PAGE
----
Facebook's chief technical officer Bret Taylor on Friday said that he is leaving the world's leading social network to start a new company with a friend.
“I wanted to let you all know that I'll be leaving Facebook later this summer. I'm sad to be leaving, but I'm excited to be starting a company with my friend Kevin Gibb” he said in a statement.
“While a transition like this is never easy, I'm extremely confident in the teams and leadership we have in place. I'm very proud of our recent accomplishments in our platform and mobile products, from Open Graph and App Center to Facebook Camera and our iOS integration. I'm even more excited for the world to see all the amazing things these teams have coming”, he said.
Facebook CEO Mark Zuckerberg on the development said, "I've really enjoyed working with Bret and getting to know him as a friend and teammate. I'm grateful for all he has done for Facebook and I'm proud of what he and his teams have built. I'm also proud that we have a culture where great entrepreneurs like Bret join us and have such a big impact."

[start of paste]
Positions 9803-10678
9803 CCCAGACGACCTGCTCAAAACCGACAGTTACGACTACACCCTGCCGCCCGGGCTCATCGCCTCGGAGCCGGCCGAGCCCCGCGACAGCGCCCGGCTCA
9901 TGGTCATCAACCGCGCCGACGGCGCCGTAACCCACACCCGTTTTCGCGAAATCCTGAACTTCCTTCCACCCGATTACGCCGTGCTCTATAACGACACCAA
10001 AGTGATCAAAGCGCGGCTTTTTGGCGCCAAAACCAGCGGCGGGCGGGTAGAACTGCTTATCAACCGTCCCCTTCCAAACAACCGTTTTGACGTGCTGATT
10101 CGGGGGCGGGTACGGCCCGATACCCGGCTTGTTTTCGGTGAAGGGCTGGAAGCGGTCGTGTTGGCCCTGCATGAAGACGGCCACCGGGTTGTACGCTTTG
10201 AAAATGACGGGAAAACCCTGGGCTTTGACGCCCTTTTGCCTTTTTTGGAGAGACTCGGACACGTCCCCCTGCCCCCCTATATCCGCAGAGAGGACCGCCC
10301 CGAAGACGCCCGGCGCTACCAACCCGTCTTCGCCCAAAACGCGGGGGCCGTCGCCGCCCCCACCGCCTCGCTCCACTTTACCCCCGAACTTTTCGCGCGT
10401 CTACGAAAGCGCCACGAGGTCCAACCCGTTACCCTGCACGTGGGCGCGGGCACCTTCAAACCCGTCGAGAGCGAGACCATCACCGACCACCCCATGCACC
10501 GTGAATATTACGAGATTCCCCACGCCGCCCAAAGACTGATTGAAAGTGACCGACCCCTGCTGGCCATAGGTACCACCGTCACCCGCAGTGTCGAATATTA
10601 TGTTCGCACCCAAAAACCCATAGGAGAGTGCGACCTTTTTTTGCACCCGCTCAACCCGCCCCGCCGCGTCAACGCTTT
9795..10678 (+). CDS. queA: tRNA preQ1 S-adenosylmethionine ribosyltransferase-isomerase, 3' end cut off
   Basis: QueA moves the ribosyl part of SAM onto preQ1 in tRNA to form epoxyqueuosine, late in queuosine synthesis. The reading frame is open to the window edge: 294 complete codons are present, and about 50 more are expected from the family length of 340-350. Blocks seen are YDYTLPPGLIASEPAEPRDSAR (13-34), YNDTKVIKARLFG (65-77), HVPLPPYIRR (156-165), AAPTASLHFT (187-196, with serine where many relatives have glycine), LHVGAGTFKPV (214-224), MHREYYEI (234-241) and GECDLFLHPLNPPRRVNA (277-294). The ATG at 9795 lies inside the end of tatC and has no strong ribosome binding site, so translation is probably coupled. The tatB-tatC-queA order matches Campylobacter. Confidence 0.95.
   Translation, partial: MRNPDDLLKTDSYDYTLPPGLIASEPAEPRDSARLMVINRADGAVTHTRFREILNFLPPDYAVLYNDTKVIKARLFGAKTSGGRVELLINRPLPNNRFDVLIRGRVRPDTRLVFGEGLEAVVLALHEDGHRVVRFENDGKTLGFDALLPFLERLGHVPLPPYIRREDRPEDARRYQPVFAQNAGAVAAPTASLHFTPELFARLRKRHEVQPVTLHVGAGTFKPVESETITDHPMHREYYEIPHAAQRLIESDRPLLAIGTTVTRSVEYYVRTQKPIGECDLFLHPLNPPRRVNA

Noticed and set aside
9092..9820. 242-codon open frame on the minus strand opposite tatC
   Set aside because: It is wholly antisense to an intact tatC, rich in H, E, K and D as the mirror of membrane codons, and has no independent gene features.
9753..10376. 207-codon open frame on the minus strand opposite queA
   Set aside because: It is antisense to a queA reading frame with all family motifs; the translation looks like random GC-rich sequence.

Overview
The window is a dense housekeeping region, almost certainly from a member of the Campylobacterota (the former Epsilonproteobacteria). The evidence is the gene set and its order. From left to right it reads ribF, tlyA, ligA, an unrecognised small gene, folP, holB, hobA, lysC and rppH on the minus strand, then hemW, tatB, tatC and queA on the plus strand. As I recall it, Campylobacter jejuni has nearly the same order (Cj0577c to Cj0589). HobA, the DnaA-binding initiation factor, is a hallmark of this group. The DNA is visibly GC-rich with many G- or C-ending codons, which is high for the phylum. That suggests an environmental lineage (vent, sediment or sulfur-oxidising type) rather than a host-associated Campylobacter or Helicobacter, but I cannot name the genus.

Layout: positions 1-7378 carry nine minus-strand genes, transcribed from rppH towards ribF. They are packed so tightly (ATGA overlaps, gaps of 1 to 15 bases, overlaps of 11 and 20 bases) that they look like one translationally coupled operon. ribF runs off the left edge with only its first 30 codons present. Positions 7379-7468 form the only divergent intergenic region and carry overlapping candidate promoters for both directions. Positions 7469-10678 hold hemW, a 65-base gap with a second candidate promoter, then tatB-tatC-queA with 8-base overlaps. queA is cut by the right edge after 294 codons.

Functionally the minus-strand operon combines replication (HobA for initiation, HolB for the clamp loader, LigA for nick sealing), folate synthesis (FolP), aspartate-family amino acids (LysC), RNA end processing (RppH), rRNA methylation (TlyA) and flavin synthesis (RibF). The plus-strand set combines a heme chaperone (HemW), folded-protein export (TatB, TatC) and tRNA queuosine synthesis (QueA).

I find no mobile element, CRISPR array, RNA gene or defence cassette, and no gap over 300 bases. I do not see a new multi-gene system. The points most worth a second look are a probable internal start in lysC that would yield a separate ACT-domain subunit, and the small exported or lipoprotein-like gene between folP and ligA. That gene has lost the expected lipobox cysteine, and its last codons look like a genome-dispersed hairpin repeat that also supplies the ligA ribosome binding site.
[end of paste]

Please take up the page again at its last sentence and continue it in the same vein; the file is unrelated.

According to CNET, Taylor came to Facebook though an acquisition. He was the co-founder and CEO of FriendFeed, which aggregated social network feeds. Facebook bought the company in 2009 for about $50 million. FriendFeed grew out of work he did while an Entrepreneur in Residence at Benchmark Capital. Before joining Benchmark, Taylor was a product manager at Google, where he co-created Google Maps and Google Local.
According to San Francisco Chronicle, the news of Taylor's departure came the same day that more information about Facebook's IPO came to light in newly released correspondence with the U.S. Securities and Exchange Commission.
Facebook, which has lost $22.5 billion in market value since its initial public offering, told regulators before its debut that the proposed price range reflected the fair value estimated earlier this year.
It set a proposed IPO price range of $28 to $35 a share on April 25, based on a projected fair value of $30.89, according to the SEC correspondence.